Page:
Will Stock Market Falls Lead a Commodity Price Collapse?

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We are not stock market investors at MetalMiner. While we may hold shares, either as direct punts or as part of pension or investment funds, we do not consider ourselves stock market experts and, as such, rarely cover market movements unless part of a wider review of financial markets.

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That said, few can have missed the wild gyrations U.S. stock markets — also mirrored in Europe and Asia — have been going through this month. Those movements might lead one to question whether this has implications for commodity markets in general and metal markets in particular.

Anyone who has attended one of our market seminars will know there are clear correlations between share prices and commodities, so it is not an idle question to ask whether this month’s falls are a correction or the early signs of an end to the bull market that has powered shares higher for some 11 years.

Source: Financial Times

To answer that question, it helps to review why share prices have taken such a hammering.

The underlying fundamentals remain quite positive.

Unemployment is low — at record levels, by some accounts. Inflation is low and corporate profits remain robust (although firms have shown a worrying tendency to waste profits on share buybacks rather than investing in their business). That, maybe more than anything this year, underlines the issue: corporate confidence.

In the corporate world, for most the good times are continuing to roll. Still, there is so much uncertainty that businesses are failing to invest for lack of confidence those good times will continue.

Investors are likewise hypersensitive to bad news, of which there has been bucketloads this year with the U.S.-China trade war becoming less and less likely to be resolved this side of the 2020 election.

Although signs of a recession in the U.S. are weak, investors are taking every global trade setback as a sign that a recession could be just around the corner.

In reality, a recession is much more likely in Europe, where growth has stalled in the German engine room and the crew are mutinying down in Italy.

Following Italy’s populist interior minister calling time on his party’s governing coalition, Italian two-year government bond yields rose 27 points, while 10-year debt yields also rose with their biggest daily gain this year.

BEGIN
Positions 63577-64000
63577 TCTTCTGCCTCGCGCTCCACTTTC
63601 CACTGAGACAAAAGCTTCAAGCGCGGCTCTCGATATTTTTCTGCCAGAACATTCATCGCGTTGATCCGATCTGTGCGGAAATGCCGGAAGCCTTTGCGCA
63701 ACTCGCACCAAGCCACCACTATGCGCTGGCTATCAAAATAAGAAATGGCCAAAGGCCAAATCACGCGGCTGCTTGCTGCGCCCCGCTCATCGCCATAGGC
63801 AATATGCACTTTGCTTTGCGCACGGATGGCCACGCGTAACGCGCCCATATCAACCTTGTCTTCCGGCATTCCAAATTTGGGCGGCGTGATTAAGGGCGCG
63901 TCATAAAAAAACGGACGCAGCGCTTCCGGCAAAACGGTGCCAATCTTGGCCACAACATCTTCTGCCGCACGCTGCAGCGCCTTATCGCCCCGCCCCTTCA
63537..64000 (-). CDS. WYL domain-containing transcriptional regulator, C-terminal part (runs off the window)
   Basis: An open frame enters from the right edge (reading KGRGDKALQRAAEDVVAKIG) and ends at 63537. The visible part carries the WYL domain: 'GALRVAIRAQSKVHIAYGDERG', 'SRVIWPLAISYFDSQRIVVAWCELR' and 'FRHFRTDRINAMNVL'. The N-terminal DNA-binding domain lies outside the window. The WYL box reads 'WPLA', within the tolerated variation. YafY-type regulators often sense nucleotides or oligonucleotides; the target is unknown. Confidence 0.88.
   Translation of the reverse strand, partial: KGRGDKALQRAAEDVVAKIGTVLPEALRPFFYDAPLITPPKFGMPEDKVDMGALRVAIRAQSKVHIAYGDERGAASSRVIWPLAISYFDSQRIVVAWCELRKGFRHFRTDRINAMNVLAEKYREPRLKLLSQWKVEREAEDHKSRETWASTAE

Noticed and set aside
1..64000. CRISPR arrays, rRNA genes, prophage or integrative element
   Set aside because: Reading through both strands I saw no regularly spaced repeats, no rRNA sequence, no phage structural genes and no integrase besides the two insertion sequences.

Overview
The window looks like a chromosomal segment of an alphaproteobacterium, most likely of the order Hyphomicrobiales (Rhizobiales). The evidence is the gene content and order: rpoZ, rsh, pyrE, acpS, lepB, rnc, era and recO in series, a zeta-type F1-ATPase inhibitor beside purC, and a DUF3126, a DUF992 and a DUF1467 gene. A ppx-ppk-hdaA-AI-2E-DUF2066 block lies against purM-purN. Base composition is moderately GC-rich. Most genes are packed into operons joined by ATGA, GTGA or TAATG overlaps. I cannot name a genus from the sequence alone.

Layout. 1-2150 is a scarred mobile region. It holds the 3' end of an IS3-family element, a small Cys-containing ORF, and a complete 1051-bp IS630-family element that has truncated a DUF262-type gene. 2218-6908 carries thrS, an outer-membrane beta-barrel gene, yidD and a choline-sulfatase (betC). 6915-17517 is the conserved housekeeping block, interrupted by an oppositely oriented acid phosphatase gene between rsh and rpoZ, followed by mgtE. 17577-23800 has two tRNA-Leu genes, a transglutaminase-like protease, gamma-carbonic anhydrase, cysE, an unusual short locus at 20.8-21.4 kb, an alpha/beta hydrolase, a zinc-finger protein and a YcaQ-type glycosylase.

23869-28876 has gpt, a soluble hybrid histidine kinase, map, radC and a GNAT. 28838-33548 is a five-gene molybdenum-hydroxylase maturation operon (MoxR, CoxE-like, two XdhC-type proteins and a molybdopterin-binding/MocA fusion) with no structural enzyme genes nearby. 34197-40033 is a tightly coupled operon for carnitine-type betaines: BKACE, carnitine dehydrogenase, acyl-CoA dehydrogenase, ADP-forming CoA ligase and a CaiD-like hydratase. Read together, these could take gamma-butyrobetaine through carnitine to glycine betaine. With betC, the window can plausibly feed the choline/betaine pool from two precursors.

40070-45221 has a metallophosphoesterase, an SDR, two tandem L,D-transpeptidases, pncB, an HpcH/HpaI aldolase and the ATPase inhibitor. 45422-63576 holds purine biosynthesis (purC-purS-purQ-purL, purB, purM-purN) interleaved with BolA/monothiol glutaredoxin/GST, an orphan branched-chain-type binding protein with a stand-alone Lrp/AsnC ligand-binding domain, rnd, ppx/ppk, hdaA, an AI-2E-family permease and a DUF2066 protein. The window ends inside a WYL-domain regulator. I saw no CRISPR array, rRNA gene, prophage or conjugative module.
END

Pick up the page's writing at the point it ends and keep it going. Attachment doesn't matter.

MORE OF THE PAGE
A mutiny by Italy is the last thing the troubled E.U. needs with growth stalling and Brexit about to hit the closest northern trading economies if, as expected, Britain leaves without a trade deal and has to revert to WTO rules in October.

Encouragingly, though, a recent Telegraph article gives some comfort that August’s gyrations are not the foretaste of a stock market rout or of the onset of a bear market for commodities, but simply a rather unpleasant correction.

Indeed, it’s a correction we should have been expecting if we look at history.

Quoting a study by LPL Research, The Telegraph reports August has been the worst month for equities over the past decade, with the S&P 500 down an average of 0.7%. Citing specific examples in August 2015, it was China that caused a rout, with a yuan crisis sending the Dow down by 1,000 points in a single wild trading session. In August 2011, it was an S&P downgrade of U.S. debt, which triggered a 5.7% fall in the S&P 500 over the month.

The paper goes on to observe that sometimes it is by a lot, and sometimes just a little, but the markets have been down during every one of the last 10 Augusts. For whatever reason, August is by far the most accident-prone month on the calendar and the one when you are most likely to see a negative outcome.

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So, should we worry?

Well, as far as share prices are concerned, they normally bounce back. More importantly, as far as metal prices are concerned, the answer is “no.”

The current doom and gloom on financial markets are not the harbinger of a bear market (certainly not on current evidence). While there is not a lot to suggest a bull market is any more likely, the continuation of our sideways trading that most of the metals have been exhibiting this year seems still the order of the day for the second half of 2019.

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